In 2015, one-third (33%) of Medicare Advantage contracts will have ratings of four or more stars, though just 2 percent of contracts attained the highest star rating – five stars (Exhibit 13). All of these Medicare Advantage contracts will qualify for bonus payments in 2015. Almost four in ten contracts (39%) will have average ratings (3 or 3.5 stars), and 4 percent of contracts will have below average ratings (2 or 2.5 stars) in 2015; almost one-quarter (24%) of contracts will be too new or have too few enrollees to be rated.
From the beneficiary perspective, the vast majority of Medicare beneficiaries (97%) will have access to at least one plan with four or more stars in 2015, an increase from about half (51%) in 2012 . This significant increase in access to plans with four or more stars is primarily due to Humana offering a regional PPO with four stars in most parts of the country.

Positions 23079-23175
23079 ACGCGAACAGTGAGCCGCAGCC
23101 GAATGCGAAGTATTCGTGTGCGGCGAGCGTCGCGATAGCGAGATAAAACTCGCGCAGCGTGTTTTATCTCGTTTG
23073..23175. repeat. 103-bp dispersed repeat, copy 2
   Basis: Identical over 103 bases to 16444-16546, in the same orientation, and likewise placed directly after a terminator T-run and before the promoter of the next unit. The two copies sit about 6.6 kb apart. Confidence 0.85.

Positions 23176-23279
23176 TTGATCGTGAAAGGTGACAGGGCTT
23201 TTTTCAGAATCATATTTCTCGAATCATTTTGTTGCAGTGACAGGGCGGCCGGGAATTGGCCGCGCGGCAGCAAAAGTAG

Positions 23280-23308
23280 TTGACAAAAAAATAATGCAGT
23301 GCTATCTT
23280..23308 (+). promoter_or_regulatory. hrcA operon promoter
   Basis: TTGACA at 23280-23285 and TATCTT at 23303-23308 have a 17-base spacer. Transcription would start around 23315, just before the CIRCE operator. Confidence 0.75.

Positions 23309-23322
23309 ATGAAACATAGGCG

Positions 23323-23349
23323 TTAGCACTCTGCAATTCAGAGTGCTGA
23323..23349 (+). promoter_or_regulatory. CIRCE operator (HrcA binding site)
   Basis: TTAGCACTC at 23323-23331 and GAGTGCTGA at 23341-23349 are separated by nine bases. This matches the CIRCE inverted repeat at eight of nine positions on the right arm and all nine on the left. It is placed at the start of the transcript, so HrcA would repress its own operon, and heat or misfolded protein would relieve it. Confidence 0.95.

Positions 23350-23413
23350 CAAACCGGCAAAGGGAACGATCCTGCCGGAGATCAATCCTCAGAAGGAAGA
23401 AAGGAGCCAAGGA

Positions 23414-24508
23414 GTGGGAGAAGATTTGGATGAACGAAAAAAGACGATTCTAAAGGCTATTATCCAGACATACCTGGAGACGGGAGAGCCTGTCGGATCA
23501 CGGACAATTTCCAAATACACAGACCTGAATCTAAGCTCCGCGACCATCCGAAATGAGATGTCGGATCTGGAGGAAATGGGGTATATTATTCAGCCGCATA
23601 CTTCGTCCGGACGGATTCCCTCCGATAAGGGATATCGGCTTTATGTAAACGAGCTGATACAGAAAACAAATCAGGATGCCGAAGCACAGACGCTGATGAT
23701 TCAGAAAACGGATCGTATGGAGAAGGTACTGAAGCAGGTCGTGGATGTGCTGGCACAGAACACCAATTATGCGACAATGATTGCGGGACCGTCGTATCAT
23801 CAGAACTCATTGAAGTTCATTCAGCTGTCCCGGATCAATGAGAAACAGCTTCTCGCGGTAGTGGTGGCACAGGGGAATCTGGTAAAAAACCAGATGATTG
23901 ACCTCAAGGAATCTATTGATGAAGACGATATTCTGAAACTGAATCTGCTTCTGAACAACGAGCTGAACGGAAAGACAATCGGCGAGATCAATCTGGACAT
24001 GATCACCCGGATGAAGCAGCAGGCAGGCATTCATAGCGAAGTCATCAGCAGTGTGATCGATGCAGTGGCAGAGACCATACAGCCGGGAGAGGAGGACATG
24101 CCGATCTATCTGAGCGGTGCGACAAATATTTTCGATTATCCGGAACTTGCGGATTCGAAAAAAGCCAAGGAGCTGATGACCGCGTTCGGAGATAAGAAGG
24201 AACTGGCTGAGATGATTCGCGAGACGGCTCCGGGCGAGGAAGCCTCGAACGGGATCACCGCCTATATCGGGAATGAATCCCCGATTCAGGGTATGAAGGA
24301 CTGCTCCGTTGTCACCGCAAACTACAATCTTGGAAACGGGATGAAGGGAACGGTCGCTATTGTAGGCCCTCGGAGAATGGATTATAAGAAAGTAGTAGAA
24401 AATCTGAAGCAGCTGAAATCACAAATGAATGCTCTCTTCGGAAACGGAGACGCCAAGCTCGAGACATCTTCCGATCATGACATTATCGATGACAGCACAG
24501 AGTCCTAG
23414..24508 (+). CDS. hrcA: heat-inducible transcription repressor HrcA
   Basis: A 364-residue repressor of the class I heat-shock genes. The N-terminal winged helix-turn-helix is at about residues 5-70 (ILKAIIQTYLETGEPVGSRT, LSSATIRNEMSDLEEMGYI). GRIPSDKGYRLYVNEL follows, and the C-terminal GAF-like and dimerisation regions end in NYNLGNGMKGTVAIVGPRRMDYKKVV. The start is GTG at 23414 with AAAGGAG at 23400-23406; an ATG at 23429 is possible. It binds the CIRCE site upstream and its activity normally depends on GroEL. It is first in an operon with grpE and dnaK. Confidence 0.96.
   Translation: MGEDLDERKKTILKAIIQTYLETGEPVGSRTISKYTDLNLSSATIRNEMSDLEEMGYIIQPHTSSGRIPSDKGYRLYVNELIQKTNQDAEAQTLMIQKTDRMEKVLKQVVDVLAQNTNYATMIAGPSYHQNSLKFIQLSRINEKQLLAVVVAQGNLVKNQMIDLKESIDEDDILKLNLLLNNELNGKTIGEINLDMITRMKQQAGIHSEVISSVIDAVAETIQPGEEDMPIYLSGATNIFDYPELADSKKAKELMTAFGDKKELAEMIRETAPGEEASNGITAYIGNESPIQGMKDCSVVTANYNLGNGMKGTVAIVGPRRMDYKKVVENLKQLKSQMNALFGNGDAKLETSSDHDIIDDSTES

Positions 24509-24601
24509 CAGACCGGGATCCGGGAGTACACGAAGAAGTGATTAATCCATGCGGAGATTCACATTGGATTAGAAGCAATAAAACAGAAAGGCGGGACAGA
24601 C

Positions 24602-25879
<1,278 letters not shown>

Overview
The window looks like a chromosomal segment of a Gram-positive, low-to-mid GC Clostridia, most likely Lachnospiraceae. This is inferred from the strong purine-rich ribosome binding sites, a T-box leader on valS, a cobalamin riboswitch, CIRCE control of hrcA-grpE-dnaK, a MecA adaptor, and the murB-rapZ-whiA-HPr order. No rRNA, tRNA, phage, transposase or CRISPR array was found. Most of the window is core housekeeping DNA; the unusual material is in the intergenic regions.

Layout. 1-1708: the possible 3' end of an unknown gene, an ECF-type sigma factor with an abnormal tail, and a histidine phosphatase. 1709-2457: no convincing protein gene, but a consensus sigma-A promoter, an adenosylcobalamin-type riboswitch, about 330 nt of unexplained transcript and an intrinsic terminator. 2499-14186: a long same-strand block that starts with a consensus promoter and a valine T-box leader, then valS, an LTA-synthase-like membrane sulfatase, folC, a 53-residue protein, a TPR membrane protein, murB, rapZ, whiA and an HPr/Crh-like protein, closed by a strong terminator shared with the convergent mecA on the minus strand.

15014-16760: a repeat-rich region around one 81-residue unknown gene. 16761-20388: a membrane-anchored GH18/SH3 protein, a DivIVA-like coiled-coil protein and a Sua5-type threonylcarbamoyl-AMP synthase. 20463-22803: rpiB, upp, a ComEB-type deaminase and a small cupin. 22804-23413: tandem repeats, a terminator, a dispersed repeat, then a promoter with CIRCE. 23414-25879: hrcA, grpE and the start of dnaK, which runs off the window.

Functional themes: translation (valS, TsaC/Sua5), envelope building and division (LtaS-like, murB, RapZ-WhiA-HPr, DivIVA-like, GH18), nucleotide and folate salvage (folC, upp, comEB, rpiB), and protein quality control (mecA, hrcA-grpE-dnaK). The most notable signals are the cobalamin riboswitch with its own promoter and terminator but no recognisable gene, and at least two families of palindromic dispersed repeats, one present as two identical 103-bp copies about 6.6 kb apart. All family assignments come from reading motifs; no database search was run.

The share of Medicare Advantage contracts with four or more stars has steadily grown since 2012, when the CMS bonus payment demonstration began, and has increased from one-fifth (20%) of plans in 2012. The increase in star quality ratings for plans during the CMS bonus demonstration could be attributed to many factors. Plans clearly responded to the financial incentives pertaining to quality-based ratings and bonuses in the ACA and demonstration, and over time, appear to have learned to modify their practices to maximize quality bonus payments. In addition, CMS has modified the methodology used for determining quality-based ratings; for example, they eliminated the normal distribution of ratings across plans, which had the effect of limiting the number of highly rated plans. It remains to be seen whether quality ratings will continue to improve.